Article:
Product: 3CX Free Edition PBX
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We will be testing the solution in a lab environment setup using a Dell Optiplex 270 and an IBM T30 notebook, and five other various SIP capable client machines.
The latest version of the 3CX server software was downloaded from www.3CX.com 3cxphonesystem3.exe build v3.0.1928.0 (Free edition) 18.9 MB. The server software was installed on the Dell machine on Windows XP, Windows 2000 and Windows 2003 on different hard drives whilst multi booting for testing purposes. The software installed in less than two minutes on all occasions, without problems. I decided to use the Windows 2003 Std server machine as I find W2K3 to be the most reliable of the above. The Dell is basically specified with 1 GB of RAM and a 2.8 GB processor. It is not the fastest machine on the planet but is representative of an ordinary desktop machine found in an office 2005-2007.
Five client machines were installed with Windows XP. The free SIP client found on www.3CX.com was installed along with X-Lite, a well-known and commonly use SIP client. Each SIP client was installed individually on the five windows clients (one SIP client per machine).
More information and various SIP clients can be found on http://www.sipcenter.com
3CX SIP Server
The SIP server has other applications and services installed on the server computer as to properly test the solution. The test machine is typically installed with various other products and services to better emulate a live environment. We found that the 3CX SIP server did not stress the machine at all and once it was installed we did not notice any performance degradation, even when the clients started communicating with each other.
The 3CX server software, once installed, only used up 76.4 MB on the server’s hard disk. I found this to be quite efficient compared to other PBX solutions in the market space.
As always, I liked to see how much I could strip down the server software and run the 3CX software, and a virtual machine that was smaller than 1.5 GB was very possible.
The software installs by default to the C:\Program Files\3CX PhoneSystem directory. At this point you are able to define the number of digits for the extensions; the user can define up to five, allowing for up to 99,999 permutations.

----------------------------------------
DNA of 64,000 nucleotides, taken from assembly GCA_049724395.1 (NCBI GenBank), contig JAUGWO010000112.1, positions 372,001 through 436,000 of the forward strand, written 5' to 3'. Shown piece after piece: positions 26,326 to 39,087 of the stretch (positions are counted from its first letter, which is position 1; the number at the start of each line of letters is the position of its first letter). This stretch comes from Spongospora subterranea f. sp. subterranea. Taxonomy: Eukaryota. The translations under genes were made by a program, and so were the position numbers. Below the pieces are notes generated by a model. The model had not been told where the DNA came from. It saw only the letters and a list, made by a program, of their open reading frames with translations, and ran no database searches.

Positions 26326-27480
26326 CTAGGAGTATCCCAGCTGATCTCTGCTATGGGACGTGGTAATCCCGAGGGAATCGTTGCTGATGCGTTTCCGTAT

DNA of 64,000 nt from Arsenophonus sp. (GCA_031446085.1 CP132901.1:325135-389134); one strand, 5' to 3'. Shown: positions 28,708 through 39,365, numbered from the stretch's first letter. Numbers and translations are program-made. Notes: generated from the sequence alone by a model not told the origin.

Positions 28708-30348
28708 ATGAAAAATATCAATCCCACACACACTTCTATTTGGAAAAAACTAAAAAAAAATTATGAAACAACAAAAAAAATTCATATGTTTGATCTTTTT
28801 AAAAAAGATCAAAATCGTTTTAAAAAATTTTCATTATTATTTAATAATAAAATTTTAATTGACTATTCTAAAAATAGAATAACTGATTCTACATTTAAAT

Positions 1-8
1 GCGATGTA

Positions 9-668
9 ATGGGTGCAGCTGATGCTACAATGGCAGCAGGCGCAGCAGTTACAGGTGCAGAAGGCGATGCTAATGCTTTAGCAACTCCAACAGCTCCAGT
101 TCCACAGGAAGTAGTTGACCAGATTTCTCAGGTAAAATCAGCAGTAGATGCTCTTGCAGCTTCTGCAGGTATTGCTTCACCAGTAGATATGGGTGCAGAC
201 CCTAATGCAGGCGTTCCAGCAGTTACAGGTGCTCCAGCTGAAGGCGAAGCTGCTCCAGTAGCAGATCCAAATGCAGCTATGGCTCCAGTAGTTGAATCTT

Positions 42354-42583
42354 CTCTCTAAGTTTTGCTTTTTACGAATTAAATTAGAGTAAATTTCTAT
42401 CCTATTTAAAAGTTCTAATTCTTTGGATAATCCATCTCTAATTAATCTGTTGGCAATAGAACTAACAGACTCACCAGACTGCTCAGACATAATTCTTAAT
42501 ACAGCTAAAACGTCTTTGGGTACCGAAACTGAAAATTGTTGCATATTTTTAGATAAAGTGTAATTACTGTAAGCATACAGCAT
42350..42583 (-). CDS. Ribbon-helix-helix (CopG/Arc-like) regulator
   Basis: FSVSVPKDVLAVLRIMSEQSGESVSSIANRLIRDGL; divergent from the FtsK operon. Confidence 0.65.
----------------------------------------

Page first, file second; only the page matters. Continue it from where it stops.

Once your admin credentials are set, you specify an SMTP server address and your email address, and you are ready to perform the installation.
During the installation, a 3CX phone database server is installed and the 3CX directory structure is composed. This all takes less than two minutes.
The 3CX server was installed on a virtual machine and it worked well in a virtual environment. Most of the testing was performed in a virtual environment and this capability is helpful in the future, not only for scalability but also for hardware independence and portability. 5/5 for this feature.
After your two minute installation time you are able to log in with the credentials you provided during the installation and you can begin configuring the server.
It is a good idea to start off by creating your digital receptionist first as to secure the first extension number of your range.
On two occasions my machines did not like the system prompt page for one reason or other but when I clicked play to play .wav file, the machine was slow in responding and then looped the file in media player. I think media player could have played a role in this but I just closed it down and moved on to the next feature.
One feature that is really appreciated in all software, if a service is provided, is a real-time dashboard or one stop page that gives you a status of what is up or down. I find this useful as it helps to identify the status of the service in one glimpse. 3CX free edition has this status page. 4.7/5 for this, well-done! And it is free and not an add-on like other payware solutions.
The 3CX PBX runs on an Apache web server which runs on a non-standard port, namely: port 5481. This web service can be published onto the Internet for remote manageability. Backups are always important and when testing the configuration backup to XML file we were pleasantly surprised. We were able to backup and restore settings effortlessly and the XML file was not larger than a few KB.
3CX SIP Server Features
After installing the SIP server and specifying the global user name and password, within two minutes, extensions had been set up for each of the five clients as well as a set of secure credentials for the clients to log on with.
The complete management of the server and PBX solution is made possible through a web console. This was published through an ISA server (just because we can) and access to the service was tested over the Internet. We found that we were able to manage the solution over the web without any difficulty.
Frills and more supported in the free edition of 3CX PBX
Music while on hold is a great feature as you can listen to something instead of silence or just a beep while you wait. Voice mail capability is also a standard feature and worked well, allowing the user to retrieve voice mail after authenticating to the 3CX server. The setting up of voicemail was not complicated at all and was easy to use and integrate into my SIP client.
The automated assistant is great feature as it negates the need for having a physical receptionist. You can record a customized voice message. You can even program the call divert options to divert users once they press certain keys on their tone based phones very simply using the web interface.
Want to know who has been calling who? The 3CX system can report on the calls that were made. I found this to be quite intuitive and useful in the test as we could track the time of the calls in a similar manner to how it is done on more proprietary PBX systems.